Curran offers

Published 12:00 am Saturday, July 31, 2004


classes to increase dogs’


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The Natchez Democrat

NATCHEZ &045;&045; Earlier this month, German researchers announced the discovery of a border collie named Rico who they say understands more than 200 words and can add new words to his vocabulary as easily as a toddler.

While dog obedience trainer Jennifer Curran may not guarantee as much for the pooches attending her training course, she hopes her canine students will come away knowing a few additional commands while assisting the Natchez Humane Society in the process.

Curran, a vet tech at the Natchez Veterinary Clinic, recently moved from Omaha, Neb., to Vidalia, La., to prepare for veterinary school at Louisiana State University. She brought her Shetland sheep dog Emma and golden retriever puppy Midas.

Looking for training classes for Midas, Curran discovered not only a need for an obedience instructor but also a financial need at the Natchez Humane Society.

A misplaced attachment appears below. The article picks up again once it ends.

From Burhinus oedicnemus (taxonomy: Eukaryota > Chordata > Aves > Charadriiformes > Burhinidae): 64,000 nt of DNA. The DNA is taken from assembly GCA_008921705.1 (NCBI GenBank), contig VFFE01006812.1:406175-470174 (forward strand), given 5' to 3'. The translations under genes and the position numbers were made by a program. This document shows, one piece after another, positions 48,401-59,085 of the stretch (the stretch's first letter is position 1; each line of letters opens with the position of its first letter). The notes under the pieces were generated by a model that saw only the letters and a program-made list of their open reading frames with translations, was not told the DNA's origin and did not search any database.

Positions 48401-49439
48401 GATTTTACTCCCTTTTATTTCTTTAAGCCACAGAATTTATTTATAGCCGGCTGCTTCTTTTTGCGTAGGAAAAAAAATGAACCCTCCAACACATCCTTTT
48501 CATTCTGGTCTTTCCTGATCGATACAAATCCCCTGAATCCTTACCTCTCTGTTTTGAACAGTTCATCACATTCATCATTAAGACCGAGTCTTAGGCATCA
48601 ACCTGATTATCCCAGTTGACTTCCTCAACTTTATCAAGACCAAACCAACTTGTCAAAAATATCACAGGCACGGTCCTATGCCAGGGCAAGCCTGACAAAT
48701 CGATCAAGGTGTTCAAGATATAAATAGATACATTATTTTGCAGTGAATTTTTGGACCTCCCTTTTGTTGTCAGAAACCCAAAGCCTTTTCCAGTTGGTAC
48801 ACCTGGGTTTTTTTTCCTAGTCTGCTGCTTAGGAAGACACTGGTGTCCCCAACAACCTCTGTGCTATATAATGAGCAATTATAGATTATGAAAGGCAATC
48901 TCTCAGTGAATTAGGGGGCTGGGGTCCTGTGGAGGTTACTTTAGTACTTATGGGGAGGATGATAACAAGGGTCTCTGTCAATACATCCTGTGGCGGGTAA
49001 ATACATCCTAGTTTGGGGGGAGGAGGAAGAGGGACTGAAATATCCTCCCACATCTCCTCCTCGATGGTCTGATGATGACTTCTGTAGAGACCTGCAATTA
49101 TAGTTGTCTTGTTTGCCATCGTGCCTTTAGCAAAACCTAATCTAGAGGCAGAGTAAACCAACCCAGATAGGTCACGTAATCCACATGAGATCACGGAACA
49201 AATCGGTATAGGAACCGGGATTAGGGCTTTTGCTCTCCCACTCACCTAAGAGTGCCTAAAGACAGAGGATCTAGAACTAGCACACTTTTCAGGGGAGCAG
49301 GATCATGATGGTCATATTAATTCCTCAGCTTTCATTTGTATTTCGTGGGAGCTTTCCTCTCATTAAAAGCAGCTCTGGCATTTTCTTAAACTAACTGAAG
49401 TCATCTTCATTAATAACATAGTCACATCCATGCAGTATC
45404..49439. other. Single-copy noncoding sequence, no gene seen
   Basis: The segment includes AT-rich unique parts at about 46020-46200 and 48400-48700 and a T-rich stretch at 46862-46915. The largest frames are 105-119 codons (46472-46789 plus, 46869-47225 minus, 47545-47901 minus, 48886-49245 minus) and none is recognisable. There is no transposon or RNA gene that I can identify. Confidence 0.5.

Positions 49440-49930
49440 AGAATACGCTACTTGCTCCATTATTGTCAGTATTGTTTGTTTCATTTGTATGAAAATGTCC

Having attended both obedience and agility classes with Emma in Omaha, Curran knew how important good training is for both dogs and their owners.

&uot;It makes for a happier dog, which makes for a happier home,&uot; Curran said Monday afternoon playing with her dogs in Duncan Park.

Realizing the need, Curran decided to offer the classes herself with the proceeds going to the Human Society.

&uot;Every little bit helps,&uot; Curran said.

Last week ended Curran’s first series of courses, and by all accounts it was a great success.

&uot;One puppy started out aggressive. He would bite and not let anyone put a collar on it,&uot; Curran said. &uot;By the end of the courses he was letting everybody pet him.&uot;

With three puppies and seven adult dogs, Curran taught the basics of obedience, including commands like &uot;sit,&uot; &uot;lay down,&uot; &uot;stay&uot; and &uot;heel.&uot; For fun she helped owners teach their dogs such &uot;parlor tricks&uot; as &uot;shake,&uot; &uot;wave&uot; and &uot;play dead.&uot;

Although the dogs added a few words to their vocabulary, Curran thinks the important lessons were left for the owners.

&uot;You have to practice,&uot; Curran said. &uot;Just coming once a week is not going to do it. You have to incorporate what they learn into the daily life of the dog.&uot;

Curran plans to start a new six-week course Aug. 9. For more information e-mail Curran at

or inquire at Fideaux’s pet supply store on Canal Street in Natchez.